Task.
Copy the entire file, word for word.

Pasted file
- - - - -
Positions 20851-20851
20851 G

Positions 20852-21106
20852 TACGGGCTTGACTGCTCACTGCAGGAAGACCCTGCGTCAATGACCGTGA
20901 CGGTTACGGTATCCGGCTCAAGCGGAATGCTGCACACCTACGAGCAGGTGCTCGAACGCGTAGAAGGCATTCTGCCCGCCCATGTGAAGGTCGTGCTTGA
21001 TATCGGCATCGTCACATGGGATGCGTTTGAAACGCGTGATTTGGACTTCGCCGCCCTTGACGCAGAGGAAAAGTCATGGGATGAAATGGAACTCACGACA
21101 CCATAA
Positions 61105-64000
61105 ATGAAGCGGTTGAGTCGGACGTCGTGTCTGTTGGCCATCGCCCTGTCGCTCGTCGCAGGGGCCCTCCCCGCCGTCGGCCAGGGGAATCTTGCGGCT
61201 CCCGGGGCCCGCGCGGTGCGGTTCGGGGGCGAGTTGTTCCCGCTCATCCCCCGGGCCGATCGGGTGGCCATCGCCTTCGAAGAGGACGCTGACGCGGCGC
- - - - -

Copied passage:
Positions 20851-20851
20851 G

Positions 20852-21106
20852 TACGGGCTTGACTGCTCACTGCAGGAAGACCCTGCGTCAATGACCGTGA
20901 CGGTTACGGTATCCGGCTCAAGCGGAATGCTGCACACCTACGAGCAGGTGCTCGAACGCGTAGAAGGCATTCTGCCCGCCCATGTGAAGGTCGTGCTTGA
21001 TATCGGCATCGTCACATGGGATGCGTTTGAAACGCGTGATTTGGACTTCGCCGCCCTTGACGCAGAGGAAAAGTCATGGGATGAAATGGAACTCACGACA
21101 CCATAA
Positions 61105-64000
61105 ATGAAGCGGTTGAGTCGGACGTCGTGTCTGTTGGCCATCGCCCTGTCGCTCGTCGCAGGGGCCCTCCCCGCCGTCGGCCAGGGGAATCTTGCGGCT
61201 CCCGGGGCCCGCGCGGTGCGGTTCGGGGGCGAGTTGTTCCCGCTCATCCCCCGGGCCGATCGGGTGGCCATCGCCTTCGAAGAGGACGCTGACGCGGCGC